Review: Pokemon Sword & Shield (Nintendo Switch)

13 mins read

Review by Matt S.

I’ve been playing Pokemon for 21 years. I figured that out because Pokemon Blue and Red was released in Australia in 1998, and I was an early adopter. Before it was even popular here my brothers and I were collecting and battling the critters like crazy. With the exception of a precious few spinoffs, I’ve not missed a single Pokemon title in the years since, meaning that only series I have a longer history with is Final Fantasy. I’m just going to say it: Pokemon Sword & Shield is my favourite entry in the series since Blue itself. I know that it is a controversial position to say that. I know I’m going to delete a bunch of whiny comments about how “corrupt” I am for having he audacity to like this game. But I did very much love every second I spent with it.

Like with Pokemon Let’s Go before it, Pokemon Sword feels like an effort to get back to the root of what people love about Pokemon; the act of catching, collecting, and battling monsters. Across a number of iterations in the series, Pokemon had become bloated. Still fun, to be sure, but so wrapped up in inelegant systems and side distractions that the bloat became detrimental to the core. There was also a bloat in the number of monsters to collect, and “catching ’em all,” as the tagline went, hit a point that put it beyond all but the most dedicated players.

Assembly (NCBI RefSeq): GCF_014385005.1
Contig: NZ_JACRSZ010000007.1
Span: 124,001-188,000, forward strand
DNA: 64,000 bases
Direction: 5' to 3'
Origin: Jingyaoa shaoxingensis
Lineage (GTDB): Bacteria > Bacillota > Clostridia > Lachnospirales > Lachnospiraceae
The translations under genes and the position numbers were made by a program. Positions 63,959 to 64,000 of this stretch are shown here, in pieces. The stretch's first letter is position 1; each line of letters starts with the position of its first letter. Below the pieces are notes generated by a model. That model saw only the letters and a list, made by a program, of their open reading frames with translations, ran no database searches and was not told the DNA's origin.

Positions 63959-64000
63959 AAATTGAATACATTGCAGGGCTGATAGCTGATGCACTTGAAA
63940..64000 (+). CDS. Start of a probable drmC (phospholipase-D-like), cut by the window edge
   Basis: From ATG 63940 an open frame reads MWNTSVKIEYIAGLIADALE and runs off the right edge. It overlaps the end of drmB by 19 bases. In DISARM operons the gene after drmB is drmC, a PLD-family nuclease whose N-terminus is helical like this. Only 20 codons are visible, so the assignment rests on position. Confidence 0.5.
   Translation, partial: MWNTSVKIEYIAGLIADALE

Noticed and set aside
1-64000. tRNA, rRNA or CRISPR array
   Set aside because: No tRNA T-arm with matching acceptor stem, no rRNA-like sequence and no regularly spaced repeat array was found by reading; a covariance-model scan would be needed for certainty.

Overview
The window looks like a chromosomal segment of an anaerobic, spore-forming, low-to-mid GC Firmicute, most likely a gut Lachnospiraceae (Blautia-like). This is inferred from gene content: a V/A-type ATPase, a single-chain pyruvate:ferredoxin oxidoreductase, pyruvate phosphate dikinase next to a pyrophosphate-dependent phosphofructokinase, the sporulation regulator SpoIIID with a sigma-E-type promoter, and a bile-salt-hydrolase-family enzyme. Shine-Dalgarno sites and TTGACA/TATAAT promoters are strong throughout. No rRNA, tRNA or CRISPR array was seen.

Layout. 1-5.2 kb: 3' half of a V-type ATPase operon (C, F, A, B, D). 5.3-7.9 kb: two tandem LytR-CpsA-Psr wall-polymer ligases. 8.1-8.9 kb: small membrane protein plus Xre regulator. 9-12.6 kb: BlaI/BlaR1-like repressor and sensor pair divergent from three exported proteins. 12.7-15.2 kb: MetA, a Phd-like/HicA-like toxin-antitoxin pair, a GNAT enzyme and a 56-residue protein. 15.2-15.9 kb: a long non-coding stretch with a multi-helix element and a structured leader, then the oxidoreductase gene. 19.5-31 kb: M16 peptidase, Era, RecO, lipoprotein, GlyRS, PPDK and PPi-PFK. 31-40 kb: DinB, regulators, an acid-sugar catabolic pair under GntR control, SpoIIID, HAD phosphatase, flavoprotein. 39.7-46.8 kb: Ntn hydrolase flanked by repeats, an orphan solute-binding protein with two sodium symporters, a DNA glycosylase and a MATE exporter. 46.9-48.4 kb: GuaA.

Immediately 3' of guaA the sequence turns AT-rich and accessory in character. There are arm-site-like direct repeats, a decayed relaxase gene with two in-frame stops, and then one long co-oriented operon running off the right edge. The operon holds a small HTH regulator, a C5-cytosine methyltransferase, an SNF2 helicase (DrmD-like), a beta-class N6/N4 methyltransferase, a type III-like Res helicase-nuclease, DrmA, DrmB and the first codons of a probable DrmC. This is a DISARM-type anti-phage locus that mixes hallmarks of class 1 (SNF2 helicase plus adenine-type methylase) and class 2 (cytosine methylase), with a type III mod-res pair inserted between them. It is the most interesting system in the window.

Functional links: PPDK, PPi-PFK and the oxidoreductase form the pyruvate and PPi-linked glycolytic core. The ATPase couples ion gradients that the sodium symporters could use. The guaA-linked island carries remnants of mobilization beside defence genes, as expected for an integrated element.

Here, though, there’s less of everything, and the whole is better for it. The absence of the “National Dex” that would have allowed you to effectively bring every pokemon into your game upset a lot of people, but for my part I found the streamlined number of pokemon to catch to be refreshing. Some of my favourites have been omitted, certainly (RIP Piplup), but the fresh slate approach to the Pokedex has allowed Game Freak to look at everything anew, and the game’s balance and collection aspects feel the better for it. No longer is the task of collecting every pokemon into the Pokedex an onerous one. For the first time in a number of generations I’ve actually looked forward to running around trying to fill out the entire ‘Dex again.

Other areas of the game took me a while to get on board with. I was hesitant with the decision to give every pokemon in the active party of six experience points after battle, even if they hadn’t participated in a battle. I always enjoyed the process of carefully levelling up my critters, by playing around with party formation and actually using each Pokemon when I wanted to improve them. There was a real sense of ownership to end up with a party of level 99 monsters… even if that was a hobby into itself as far as the time commitment was required. With Pokemon Sword I had pokemon evolving without ever having them show up on the combat screen.